On 22 January, the ECB announced a large-scale asset purchase plan amounting to €1.140 trillion, including about €850 bn in sovereign bonds (about €220 bn in German bonds and €170 bn in French bonds). The key question raised by the plan is “Who will sell their securities to the ECB?” This is most relevant to German bonds, for which supply will barely increase in 2015. As mentioned in our previous issue (“ECB QE: a real game changer for European fixed-income), it will probably be easier for non-European investors to sell their sovereign bonds to the ECB than it will be for European investors. This is particularly likely since European banks and insurance companies (which hold, respectively, about €1.9 trillion and €1.65 trillion in sovereign bonds out of a total supply of €7.4 trillion) may prefer to hold onto their sovereign bonds for regulatory reasons (Basel III, Solvency II). This could drive the euro down even lower.
First, one clarification: non-residents who hold European sovereign bonds may be located either in the eurozone or outside it. For example, according to Bundesbank figures, over 60% of German sovereign debt is held by nonresident investors (i.e. not located in Germany), but a significant proportion of these (e.g. French banks that hold German bonds) are located in the eurozone. The problem is that the statistics for each country’s debt only distinguish between resident and non-resident debt holders, rather than resident debt holders, eurozone non-resident debt holders and non-eurozone
Based on national and ECB statistics, we have estimated the European sovereign security holdings of non-residents both in the eurozone and outside it (see chart 1). It is apparent that investors outside the eurozone only began increasing their euro sovereign debt holdings in 2006. Contrary to what some believe, investors outside the eurozone did not reduce their exposure to euro sovereign debt during the eurozone crisis, but even increased it, bringing it to around 35% of the supply. In reality, what fell sharply in 2011/2012 was cross-border intra-eurozone exposure, with eurozone banks significantly reducing their holdings of peripheral sovereign debt. Non-Europeans did not shun European bonds during the eurozone crisis. Instead, core country investors adopted a circumspect approach to the debt of countries hit by the crisis. The situation is different now: according to ECB figures, for the Eurozone, the bond markets recorded net outflows for €157 bn over the last six months (August 2014 to January 2015), which is not compensated by the net inflows recorded by the equity markets (net inflows of €70 bn).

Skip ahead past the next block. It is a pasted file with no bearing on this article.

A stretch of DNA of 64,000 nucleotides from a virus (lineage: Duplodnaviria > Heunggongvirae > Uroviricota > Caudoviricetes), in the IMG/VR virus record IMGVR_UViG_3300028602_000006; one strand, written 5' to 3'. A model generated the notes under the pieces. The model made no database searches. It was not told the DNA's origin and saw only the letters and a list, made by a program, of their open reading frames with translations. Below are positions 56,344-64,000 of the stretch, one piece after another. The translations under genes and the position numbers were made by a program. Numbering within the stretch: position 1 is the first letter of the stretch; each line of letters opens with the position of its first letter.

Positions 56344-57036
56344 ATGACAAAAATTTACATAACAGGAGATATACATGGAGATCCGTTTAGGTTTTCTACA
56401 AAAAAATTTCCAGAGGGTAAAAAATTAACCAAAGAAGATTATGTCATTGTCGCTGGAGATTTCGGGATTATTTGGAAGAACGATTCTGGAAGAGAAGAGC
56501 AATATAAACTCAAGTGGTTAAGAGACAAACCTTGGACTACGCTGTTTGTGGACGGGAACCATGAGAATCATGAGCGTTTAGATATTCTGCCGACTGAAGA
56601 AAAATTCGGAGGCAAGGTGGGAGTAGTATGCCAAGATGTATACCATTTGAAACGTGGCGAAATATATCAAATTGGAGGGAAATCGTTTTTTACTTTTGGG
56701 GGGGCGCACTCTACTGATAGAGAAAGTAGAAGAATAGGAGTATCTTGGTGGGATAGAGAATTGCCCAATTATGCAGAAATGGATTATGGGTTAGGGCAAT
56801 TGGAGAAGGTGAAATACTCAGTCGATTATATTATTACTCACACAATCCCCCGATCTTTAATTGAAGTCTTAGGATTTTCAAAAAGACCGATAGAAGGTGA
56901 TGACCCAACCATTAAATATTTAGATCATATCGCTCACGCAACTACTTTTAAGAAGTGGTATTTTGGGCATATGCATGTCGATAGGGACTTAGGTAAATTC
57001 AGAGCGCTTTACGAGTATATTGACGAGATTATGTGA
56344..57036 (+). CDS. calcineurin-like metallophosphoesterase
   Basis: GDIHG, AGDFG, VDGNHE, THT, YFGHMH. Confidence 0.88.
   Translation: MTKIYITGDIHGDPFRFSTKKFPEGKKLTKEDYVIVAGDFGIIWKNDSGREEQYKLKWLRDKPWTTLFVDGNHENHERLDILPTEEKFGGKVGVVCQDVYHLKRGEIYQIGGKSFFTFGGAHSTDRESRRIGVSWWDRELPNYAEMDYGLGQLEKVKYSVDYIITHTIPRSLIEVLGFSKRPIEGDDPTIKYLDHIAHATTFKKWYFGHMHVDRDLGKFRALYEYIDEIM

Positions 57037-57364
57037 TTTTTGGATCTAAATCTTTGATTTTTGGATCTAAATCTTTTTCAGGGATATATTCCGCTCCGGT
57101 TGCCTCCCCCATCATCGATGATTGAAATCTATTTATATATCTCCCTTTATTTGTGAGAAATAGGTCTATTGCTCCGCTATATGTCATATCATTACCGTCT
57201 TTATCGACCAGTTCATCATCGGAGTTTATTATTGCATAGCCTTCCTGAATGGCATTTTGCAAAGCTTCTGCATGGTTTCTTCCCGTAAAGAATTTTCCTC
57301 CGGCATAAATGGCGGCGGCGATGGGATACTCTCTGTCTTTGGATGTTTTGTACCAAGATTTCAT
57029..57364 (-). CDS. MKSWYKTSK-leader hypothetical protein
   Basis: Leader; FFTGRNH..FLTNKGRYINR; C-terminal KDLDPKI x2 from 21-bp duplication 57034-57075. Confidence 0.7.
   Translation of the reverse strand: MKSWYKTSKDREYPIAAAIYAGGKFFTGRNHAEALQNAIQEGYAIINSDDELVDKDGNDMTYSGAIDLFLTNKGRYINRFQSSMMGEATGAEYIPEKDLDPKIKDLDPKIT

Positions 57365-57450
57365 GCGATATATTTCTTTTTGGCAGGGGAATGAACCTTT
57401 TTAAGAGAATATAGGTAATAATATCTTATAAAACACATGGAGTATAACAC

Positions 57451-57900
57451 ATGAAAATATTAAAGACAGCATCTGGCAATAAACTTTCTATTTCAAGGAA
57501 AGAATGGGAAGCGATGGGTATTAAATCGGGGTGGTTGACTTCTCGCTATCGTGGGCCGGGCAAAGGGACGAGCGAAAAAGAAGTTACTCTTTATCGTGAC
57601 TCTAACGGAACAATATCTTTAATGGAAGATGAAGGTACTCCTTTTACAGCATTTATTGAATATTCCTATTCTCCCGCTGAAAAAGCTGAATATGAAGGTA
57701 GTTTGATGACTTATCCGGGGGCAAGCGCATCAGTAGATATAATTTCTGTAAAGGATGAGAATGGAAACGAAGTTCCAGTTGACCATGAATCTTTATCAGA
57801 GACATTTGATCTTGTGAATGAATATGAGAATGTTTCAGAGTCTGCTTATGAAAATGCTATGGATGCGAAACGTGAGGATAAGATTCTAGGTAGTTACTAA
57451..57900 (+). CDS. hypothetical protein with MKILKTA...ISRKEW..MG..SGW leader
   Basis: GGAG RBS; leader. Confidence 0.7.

How will this affect the euro? Halfway through 2014, foreign exchange markets began to anticipate a significant ECB balance sheet expansionand the euro depreciated sharply, especially against the dollar. However, portfolio investment flows have a strong influence over the direction of the euro. In particular, changes in the percentage of euro sovereign debt held by non-residents outside the eurozone are fairly well correlated with EUR/USD fluctuations. If non-eurozone investors actually began selling a large part of their euro bond holdings to the ECB (and the latest ECB balance of payment figures seem to indicate that this already began), the euro could fall even more dramatically. We should remember that non-eurozone investors hold mostly German and French bonds, for which yields are either very close to or even below zero.
Fixed Income and FX Strategy